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Apiaceae
Parsley or Carrot Family

(also known as the Umbel Family: Umbelliferae)

Key Words: Compound umbels. Usually hollow flower stalks

      The Parsley Family includes some wonderful edible plants like the carrot and parsnip, plus more aromatic spices found in your spice cabinet, such as anise, celery, chervil, coriander, caraway, cumin, dill, fennel and of course, parsley. But unlike the Mustard or Mint families, the Parsleys are not all safe for picking and eating. In fact, the Parsley family is among the most important families of plants to learn, since it includes the deadliest plants in North America: poison hemlock and water hemlock. Note that the hemlock tree is totally unrelated.

      For identification, the most distinctive pattern of the Parsley family is the "compound umbels". Notice how all the stems of the flower cluster radiate from a single point at the end of the stalk, kind of like an umbrella. At the end of each of these flower stems there is another umbrella of even smaller stems, hence the "compound umbrella" or "compound umbel". To be a true umbel, the stems or spokes must all radiate from exactly the same point. Other flowers like the common yarrow may appear to have compound umbels, but look closer and you will see that the flower stems are staggered off the main stalk, so the yarrow is not a member of this family. Another pattern of the Parsley family is that the stems are usually, but not always hollow. Kids have been poisoned using hemlock stems for straws.

      When you recognize the compound umbels of the Parsley family then you know you have to be careful. You must be 100% certain of what these plants are before you harvest them for food or medicine. More than that, you must be right! People die just about every year thinking they have discovered some kind of wild carrot.

      So how do you distinguish the poisonous members of the family? Don't rush it. You might think that learning plants is just a matter of filling up the disk space in your head with data, but there is a bit more to it than that. No matter what you study, whether it is plant identification, art, or math, you learn by connecting neurons in the brain to build a neural network for processing the information. Getting started is the most dangerous time, because all the plants tend to look alike-- kind of green mostly. Just practice pointing out compound umbels everywhere you go, starting with the dill or fennel in the garden. The more you practice this and other family patterns, the more you will learn to see just how unique and different each plant is.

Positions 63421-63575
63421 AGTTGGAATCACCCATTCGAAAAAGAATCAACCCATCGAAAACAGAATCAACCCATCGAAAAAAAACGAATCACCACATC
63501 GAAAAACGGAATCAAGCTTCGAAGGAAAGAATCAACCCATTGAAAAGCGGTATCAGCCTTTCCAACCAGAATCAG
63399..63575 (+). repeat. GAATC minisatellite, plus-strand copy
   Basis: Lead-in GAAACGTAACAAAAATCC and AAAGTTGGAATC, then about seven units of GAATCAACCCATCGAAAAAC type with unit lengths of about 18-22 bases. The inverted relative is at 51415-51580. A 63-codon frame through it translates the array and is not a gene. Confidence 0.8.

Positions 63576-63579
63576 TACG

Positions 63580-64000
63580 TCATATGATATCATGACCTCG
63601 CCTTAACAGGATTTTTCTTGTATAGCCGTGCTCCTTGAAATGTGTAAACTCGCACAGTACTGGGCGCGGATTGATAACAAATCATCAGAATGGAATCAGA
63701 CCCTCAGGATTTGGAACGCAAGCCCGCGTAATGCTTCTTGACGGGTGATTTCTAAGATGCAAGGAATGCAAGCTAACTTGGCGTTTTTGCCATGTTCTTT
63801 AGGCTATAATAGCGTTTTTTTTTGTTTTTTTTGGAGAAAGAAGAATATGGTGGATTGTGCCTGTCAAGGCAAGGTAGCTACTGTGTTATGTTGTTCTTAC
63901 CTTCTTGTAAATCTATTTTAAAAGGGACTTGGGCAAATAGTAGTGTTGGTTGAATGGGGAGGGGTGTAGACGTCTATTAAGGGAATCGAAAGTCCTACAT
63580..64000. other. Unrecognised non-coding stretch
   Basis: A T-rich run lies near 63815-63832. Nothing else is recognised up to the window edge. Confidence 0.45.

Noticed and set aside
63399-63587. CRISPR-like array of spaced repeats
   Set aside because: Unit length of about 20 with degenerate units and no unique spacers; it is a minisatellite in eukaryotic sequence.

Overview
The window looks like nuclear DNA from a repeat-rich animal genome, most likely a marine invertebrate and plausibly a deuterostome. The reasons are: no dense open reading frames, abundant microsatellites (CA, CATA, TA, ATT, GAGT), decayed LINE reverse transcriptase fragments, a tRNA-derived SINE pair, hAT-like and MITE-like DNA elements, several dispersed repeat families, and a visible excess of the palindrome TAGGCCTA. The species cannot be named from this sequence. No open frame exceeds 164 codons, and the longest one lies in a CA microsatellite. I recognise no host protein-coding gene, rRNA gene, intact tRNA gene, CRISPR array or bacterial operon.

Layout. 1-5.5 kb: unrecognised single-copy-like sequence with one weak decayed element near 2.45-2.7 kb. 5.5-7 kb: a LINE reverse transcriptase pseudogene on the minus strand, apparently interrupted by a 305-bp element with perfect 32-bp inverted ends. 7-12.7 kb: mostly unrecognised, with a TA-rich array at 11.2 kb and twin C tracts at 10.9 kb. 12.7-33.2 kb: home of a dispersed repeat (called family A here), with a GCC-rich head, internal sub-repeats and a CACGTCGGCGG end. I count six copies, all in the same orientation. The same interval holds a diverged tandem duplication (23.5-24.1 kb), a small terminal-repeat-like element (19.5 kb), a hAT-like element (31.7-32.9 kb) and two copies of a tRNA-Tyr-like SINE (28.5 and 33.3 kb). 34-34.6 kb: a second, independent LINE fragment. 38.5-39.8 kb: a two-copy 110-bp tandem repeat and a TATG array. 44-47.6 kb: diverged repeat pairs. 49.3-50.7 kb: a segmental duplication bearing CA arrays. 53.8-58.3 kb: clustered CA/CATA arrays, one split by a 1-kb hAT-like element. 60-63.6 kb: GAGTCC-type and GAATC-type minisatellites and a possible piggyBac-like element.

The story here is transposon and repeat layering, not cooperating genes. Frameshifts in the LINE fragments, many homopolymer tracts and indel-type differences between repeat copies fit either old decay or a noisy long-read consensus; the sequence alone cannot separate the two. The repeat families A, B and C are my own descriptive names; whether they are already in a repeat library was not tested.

When you are proficient at recognizing the major plant families, then go back and start studying more of the individual plants. Even then, avoid rushing to conclusions. Keep in mind that when your goal is to find an answer, then you will find one, whether it is right or not.

      If you are positive that you have identified a member of the Parsley family correctly, that's good. Now wait and see if you are still sure of your answer in a few days or a week. When you get good at recognizing certain species every time you see them, then you might consider trying out their appropriate edible or medicinal uses. Worldwide there are about 300 genera in the Parsley family, representing more than 3000 species. About 75 genera are native to North America.


Plants of the Parsley Family
Notice the compound umbels in each of the flowers below.

Please e-mail Thomas J. Elpel to report mistakes or to inquire about purchasing high resolution photos of these plants.


Angelica arguta. Lyall's Angelica.

Angelica arguta. Lyall's Angelica. Photographed in Yellowstone National Park.

Angelica douglasii.Douglas Angelica.

Angelica douglasii. Douglas Angelica. Near Glacier National Park.

Conium maculatum. Poison Hemlock.

Conium maculatum. Poison Hemlock. Widespread.

Cicuta douglasii. Water Hemlock. The deadliest plant in North America.

Cicuta douglasii. Water Hemlock. Widespread.

Cicuta douglasii. Water Hemlock. Widespread. The deadliest plant in North America.


Botany in a Day

Daucus carota.Wild Carrot. The wild carrot is the same species, but a different variety than the carrots we grow and eat.

Daucus carota.Wild Carrot. The plant was introduced from Eurasia and is now widespread across North America.

Heracleum maximum. Cow Parsnip.

Heracleum maximum. Cow Parsnip.

Heracleum maximum. Cow Parsnip.

Heracleum maximum. Cow Parsnip.

Osmorhiza occidentalis. Sweet Cicely.

Osmorhiza occidentalis. Sweet Cicely.

Osmorhiza berteroi. Mountain Sweet Cicely.

Lomatium ambiguum. Wyeth Biscuitroot. Methow Valley, Washington.

Lomatium triternatum. Nine Leaf Biscuitroot.

Lomatium triternatum. Nine Leaf Biscuitroot.

Lomatium dissectum. Fern-leaf Biscuitroot.

Lomatium dissectum. Fern-leaf Biscuitroot

Lomatium dissectum. Fern-leaf Biscuitroot.

Lomatium cous. Biscuitroot.

Perideridia gairdneri. Yampa.

Perideridia gairdneri. Yampa.

Glehnia littoralis. Beach Silvertop.

Glehnia littoralis. Beach Silvertop. Photographed in Washington.

-Additional Plants from the Parsley Family-
Photographed in Oregon and California

There are more
Parsley Family pictures
at PlantSystematics.org.

-Learning Plants by Families Article-
Go to Page 4: The Pea Family
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